During the grants re-engineering process in
2003, all of SAMHSA's discretionary grant programs were reviewed
and most were placed in one of the following four broad categories
- Services Grants address gaps in services
and/or increase the applicant's ability to meet the unmet
needs of specific populations and/or specific geographical
areas with serious, emerging problems. Up to 20 percent
of grant funds may be used to monitor services and costs,
and up to 15 percent of grant funds may be used to develop
infrastructure for service delivery. Planned services should
be evidenced-based, and should begin within 4 months of
the grant award.
- Infrastructure Grants increase the capacity
of the mental health and/or substance abuse service systems
through needs assessments, the coordination of funding streams,
and/or the development of provider networks, workforces,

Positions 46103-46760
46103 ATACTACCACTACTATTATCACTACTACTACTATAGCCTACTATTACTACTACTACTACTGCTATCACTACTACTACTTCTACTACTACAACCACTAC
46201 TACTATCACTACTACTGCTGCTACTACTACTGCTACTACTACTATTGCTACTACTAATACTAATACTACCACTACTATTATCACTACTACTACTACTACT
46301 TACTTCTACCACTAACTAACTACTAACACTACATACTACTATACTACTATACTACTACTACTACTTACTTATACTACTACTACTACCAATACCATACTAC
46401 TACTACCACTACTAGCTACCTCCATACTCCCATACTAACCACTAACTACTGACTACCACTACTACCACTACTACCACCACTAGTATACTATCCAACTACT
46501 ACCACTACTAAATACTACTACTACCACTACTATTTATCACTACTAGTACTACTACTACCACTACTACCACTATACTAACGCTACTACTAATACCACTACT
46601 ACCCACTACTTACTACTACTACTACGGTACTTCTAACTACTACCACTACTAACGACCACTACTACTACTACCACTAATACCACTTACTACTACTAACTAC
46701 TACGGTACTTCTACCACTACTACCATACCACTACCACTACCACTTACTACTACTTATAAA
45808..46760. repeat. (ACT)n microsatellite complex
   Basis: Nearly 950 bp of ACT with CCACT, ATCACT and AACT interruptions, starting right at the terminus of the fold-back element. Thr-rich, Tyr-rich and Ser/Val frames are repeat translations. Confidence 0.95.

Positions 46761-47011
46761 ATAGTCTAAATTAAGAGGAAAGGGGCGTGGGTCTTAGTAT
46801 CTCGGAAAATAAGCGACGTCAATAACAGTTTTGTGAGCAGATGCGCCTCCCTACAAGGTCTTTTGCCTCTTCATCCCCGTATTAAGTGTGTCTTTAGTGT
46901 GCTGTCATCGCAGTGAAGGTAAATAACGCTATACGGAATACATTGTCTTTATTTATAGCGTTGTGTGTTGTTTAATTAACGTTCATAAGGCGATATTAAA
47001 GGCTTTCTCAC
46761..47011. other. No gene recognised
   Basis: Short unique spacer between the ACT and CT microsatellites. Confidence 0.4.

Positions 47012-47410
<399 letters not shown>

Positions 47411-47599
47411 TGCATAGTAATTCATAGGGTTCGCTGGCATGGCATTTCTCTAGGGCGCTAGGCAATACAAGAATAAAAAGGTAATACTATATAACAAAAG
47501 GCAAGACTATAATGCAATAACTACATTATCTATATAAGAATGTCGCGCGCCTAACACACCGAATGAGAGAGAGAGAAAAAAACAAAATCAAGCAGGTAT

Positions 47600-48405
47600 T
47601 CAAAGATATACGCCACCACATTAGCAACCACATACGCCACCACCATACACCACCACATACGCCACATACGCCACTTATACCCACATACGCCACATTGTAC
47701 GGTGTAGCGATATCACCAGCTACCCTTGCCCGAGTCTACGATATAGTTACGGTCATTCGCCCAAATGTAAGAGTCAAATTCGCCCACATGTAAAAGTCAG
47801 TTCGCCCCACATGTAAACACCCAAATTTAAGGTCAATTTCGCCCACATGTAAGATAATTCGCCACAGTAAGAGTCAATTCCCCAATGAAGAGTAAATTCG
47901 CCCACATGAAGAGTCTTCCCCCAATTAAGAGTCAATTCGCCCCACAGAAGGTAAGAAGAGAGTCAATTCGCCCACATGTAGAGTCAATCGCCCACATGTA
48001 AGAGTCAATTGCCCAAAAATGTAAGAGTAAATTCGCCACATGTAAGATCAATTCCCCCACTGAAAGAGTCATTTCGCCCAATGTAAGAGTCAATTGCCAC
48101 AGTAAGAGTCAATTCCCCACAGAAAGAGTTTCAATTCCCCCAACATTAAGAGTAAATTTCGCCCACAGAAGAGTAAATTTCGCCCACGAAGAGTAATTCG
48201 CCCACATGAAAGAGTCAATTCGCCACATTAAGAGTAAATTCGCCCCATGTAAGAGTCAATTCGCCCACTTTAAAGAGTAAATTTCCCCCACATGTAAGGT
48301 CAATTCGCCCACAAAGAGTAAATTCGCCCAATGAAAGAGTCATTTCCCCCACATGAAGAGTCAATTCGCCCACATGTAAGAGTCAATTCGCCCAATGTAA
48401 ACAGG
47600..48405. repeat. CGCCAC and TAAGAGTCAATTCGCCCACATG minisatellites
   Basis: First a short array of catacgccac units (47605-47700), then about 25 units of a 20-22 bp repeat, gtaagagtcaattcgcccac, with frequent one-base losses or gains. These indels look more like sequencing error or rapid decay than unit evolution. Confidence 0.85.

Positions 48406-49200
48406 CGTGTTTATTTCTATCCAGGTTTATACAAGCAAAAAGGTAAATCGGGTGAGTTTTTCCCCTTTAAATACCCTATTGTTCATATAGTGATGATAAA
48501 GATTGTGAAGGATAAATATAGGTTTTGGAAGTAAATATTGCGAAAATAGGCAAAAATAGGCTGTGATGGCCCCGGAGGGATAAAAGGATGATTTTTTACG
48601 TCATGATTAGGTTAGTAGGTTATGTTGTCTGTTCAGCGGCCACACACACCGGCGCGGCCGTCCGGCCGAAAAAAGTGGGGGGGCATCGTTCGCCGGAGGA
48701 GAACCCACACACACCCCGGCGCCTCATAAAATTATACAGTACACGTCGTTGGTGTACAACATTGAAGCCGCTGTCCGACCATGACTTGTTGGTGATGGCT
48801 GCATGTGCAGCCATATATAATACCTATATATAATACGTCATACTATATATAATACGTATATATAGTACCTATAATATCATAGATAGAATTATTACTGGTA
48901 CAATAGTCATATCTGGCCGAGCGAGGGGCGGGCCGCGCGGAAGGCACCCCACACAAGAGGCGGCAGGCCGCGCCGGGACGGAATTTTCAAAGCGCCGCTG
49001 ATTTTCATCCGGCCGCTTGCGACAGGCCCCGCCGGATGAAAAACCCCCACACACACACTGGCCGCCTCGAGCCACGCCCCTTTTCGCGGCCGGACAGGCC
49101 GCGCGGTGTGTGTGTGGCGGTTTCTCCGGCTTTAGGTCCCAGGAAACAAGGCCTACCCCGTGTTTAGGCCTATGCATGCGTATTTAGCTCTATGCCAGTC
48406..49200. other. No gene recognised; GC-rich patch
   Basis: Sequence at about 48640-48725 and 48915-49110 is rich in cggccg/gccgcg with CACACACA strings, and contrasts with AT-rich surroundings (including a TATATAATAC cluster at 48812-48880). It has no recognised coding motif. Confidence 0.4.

data infrastructure, etc. Up to 15 percent of grant funds
may be used to conduct implementation pilots to assess the
effectiveness of these changes on service delivery.
- Best Practices Planning and Implementation Grants
help grantees identify substance abuse treatment and prevention
and mental health practices that could effectively meet
local needs, develop plans for implementation of these practices,
and pilot-test practices prior to full-scale implementation.
Planning and consensus building activities will be supported
for up to 18 months, and up to 3 years of pilot testing
and evaluation may be supported.
- Service-to-Science Grants support and
evaluate innovative practices that are already in place.
Funds may be used to stabilize and document the practice
prior to a full evaluation.
A few funding opportunities will continue to be announced
as stand-alone Requests for Applications. All current funding
opportunities are announced in the Federal Register,
the Federal grants Web
site at www.grants.gov,
and the SAMHSA
Web site at www.samhsa.gov/grants.